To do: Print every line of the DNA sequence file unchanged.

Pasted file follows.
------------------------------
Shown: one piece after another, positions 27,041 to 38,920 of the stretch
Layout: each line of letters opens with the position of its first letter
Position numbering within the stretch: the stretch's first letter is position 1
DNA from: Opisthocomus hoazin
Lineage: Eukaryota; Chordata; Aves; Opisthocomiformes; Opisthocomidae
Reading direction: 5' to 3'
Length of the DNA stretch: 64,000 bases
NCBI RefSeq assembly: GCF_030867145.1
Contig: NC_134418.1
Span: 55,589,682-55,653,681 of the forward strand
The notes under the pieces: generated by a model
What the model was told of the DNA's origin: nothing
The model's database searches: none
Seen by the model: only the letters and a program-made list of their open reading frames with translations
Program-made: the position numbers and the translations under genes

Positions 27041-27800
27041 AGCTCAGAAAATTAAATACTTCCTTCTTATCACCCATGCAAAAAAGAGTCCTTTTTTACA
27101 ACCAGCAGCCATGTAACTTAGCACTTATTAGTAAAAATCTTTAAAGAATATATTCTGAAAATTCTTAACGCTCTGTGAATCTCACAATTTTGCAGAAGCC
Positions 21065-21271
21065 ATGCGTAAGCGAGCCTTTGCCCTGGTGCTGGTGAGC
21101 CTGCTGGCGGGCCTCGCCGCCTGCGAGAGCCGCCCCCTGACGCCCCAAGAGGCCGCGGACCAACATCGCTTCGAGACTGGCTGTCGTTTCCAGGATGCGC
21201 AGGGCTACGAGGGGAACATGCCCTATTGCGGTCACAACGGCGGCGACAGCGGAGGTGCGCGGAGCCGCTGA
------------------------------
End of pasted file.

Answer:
Shown: one piece after another, positions 27,041 to 38,920 of the stretch
Layout: each line of letters opens with the position of its first letter
Position numbering within the stretch: the stretch's first letter is position 1
DNA from: Opisthocomus hoazin
Lineage: Eukaryota; Chordata; Aves; Opisthocomiformes; Opisthocomidae
Reading direction: 5' to 3'
Length of the DNA stretch: 64,000 bases
NCBI RefSeq assembly: GCF_030867145.1
Contig: NC_134418.1
Span: 55,589,682-55,653,681 of the forward strand
The notes under the pieces: generated by a model
What the model was told of the DNA's origin: nothing
The model's database searches: none
Seen by the model: only the letters and a program-made list of their open reading frames with translations
Program-made: the position numbers and the translations under genes

Positions 27041-27800
27041 AGCTCAGAAAATTAAATACTTCCTTCTTATCACCCATGCAAAAAAGAGTCCTTTTTTACA
27101 ACCAGCAGCCATGTAACTTAGCACTTATTAGTAAAAATCTTTAAAGAATATATTCTGAAAATTCTTAACGCTCTGTGAATCTCACAATTTTGCAGAAGCC
Positions 21065-21271
21065 ATGCGTAAGCGAGCCTTTGCCCTGGTGCTGGTGAGC
21101 CTGCTGGCGGGCCTCGCCGCCTGCGAGAGCCGCCCCCTGACGCCCCAAGAGGCCGCGGACCAACATCGCTTCGAGACTGGCTGTCGTTTCCAGGATGCGC
21201 AGGGCTACGAGGGGAACATGCCCTATTGCGGTCACAACGGCGGCGACAGCGGAGGTGCGCGGAGCCGCTGA